Pigs' milk and potash: Saskatchewan grower dominates the fenugreek market
Saskatchewan had 100% of Canada's fenugreek crops in 2016: StatsCan
A Saskatchewan producer seems to have cornered the national market on a lesser-known crop with applications as diverse as pigs' milk and potash.
Nathan Sudom appears to be the only fenugreek exporter in Canada, according to numbers released by Statistics Canada on Thursday.
"It's a pretty cool company, you know, being able to take a product from Saskatchewan, and export it all around the world and add value to customers," said Sudom, CEO of Emerald Seed Products located in Avonlea, Sask., located 80 kilometres southwest of Regina.
He and his family have been producing fenugreek for over 25 years.
According to Statistics Canada, 2,809 acres of fenugreek crops were reported in 2016 and 100 per cent of those crops were in Saskatchewan. Comparatively, there were only 179 acres of fenugreek reported in Canada in 2001.
Sudom said he thinks all of the province's fenugreek crops are grown by farmers he does business with.
He buys the crops from those farmers and exports them to to the United States, Japan, Israel and Bangladesh, among other countries.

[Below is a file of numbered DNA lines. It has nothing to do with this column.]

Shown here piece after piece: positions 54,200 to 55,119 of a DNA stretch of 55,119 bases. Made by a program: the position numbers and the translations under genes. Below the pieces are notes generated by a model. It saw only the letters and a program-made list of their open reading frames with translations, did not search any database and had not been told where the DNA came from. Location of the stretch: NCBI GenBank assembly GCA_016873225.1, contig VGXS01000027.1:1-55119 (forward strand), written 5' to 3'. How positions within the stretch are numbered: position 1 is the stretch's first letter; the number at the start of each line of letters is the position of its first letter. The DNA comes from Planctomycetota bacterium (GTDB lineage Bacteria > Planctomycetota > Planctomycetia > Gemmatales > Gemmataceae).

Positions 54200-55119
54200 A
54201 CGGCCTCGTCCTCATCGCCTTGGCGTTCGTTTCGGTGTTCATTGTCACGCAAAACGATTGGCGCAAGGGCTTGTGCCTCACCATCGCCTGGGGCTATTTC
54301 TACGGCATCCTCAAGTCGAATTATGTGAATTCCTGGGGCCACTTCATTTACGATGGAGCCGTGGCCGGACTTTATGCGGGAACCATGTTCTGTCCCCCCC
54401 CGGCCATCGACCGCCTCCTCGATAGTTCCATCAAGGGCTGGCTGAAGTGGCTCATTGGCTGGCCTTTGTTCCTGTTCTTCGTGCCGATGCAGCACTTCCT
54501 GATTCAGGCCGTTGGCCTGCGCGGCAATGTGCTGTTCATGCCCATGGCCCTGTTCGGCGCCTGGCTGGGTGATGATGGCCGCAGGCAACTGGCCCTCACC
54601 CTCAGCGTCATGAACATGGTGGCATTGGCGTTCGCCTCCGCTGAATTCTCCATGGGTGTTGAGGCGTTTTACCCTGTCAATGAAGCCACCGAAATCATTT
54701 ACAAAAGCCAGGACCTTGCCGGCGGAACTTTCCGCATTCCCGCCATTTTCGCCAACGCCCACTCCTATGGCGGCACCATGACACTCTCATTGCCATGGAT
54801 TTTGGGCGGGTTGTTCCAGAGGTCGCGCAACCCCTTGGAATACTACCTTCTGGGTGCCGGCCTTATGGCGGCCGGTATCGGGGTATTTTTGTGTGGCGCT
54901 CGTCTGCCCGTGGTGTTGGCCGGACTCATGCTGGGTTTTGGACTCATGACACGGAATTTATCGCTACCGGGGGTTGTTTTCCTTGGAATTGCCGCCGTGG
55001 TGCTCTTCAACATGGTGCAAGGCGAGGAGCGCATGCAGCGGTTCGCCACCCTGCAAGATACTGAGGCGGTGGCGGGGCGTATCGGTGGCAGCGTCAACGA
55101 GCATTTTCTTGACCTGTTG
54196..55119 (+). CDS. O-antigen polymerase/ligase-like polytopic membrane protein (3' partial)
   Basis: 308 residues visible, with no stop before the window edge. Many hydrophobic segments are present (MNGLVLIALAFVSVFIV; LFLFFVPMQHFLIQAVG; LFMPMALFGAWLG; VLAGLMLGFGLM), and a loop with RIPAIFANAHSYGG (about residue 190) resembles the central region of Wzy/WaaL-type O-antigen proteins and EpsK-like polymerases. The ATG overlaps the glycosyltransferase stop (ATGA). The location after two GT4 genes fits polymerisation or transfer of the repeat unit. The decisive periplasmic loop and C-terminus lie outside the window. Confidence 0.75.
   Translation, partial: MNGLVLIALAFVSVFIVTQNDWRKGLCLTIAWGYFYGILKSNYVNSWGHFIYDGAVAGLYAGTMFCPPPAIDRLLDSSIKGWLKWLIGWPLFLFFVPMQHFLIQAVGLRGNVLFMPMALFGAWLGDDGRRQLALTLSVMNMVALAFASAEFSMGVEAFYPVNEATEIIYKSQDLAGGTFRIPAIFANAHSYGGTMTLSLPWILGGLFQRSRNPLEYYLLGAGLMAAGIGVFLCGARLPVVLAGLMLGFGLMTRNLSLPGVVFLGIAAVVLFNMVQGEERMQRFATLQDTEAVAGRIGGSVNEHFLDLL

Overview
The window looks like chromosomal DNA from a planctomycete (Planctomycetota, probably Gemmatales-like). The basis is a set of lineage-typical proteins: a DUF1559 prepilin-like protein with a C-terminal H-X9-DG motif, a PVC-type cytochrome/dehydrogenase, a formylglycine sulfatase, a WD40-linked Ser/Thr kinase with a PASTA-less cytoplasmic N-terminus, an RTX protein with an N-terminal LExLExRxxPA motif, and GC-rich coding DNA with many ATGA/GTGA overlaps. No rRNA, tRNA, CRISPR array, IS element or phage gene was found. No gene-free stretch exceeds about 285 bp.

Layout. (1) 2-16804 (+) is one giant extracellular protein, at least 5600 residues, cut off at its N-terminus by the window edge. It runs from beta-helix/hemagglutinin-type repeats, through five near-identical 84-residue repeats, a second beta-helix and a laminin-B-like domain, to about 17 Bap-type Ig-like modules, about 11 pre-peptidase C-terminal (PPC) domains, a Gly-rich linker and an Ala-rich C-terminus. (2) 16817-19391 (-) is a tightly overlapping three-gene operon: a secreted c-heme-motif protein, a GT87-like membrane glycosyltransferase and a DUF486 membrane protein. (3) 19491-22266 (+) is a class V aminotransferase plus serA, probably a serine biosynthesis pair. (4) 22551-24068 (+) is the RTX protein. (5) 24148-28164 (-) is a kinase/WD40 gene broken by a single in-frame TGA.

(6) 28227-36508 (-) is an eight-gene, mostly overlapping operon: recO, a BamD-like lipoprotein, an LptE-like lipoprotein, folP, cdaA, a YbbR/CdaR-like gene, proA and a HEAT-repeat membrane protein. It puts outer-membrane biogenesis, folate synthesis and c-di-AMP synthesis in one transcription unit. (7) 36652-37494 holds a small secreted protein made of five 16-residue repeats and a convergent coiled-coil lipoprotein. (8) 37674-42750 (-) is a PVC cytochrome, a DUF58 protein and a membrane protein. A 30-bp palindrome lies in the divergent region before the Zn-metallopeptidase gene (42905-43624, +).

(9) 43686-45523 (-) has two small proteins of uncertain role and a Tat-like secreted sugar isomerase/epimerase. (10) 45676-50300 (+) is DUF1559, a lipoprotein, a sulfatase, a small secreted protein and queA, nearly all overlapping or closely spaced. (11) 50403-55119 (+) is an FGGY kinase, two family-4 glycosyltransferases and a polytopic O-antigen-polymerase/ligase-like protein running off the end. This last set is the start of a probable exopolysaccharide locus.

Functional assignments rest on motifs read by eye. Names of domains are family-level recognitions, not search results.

A study published by Cambridge University tested fenugreek on dairy cows, generating interest in it as an alternative to alfalfa which may increase lactation for some farm animals. Sudom said his top importers have used the plant to increase milk production in pigs.
It is also used as a precipitating agent in the potash industry.
"The mining side, it's something that's completely different and you don't really see at all really," he said explaining that a viscous solution extracted from the plant's seeds is used by clients in Saskatchewan to clean potash.
The plant is also used as a culinary spice, most commonly found in Indian curry dishes.
Cornered market a rarity
An analyst from Statistics Canada said Sudom may have coined a rare Canadian market.
"It's not something we see all the time," said Eric Neudorf, analyst with the census of agriculture for Statistics Canada.
He compared Saskatchewan's fenugreek production to Ontario's sweet potatoes in 2016, when they held 99 per cent of Canada's total crops.
"Although there were small plots of sweet potatoes across Canada it's not quite the same as fenugreek where it's all in one place," he said, attributing southern Saskatchewan's hot and dry summers to the plant's segregated growth pattern.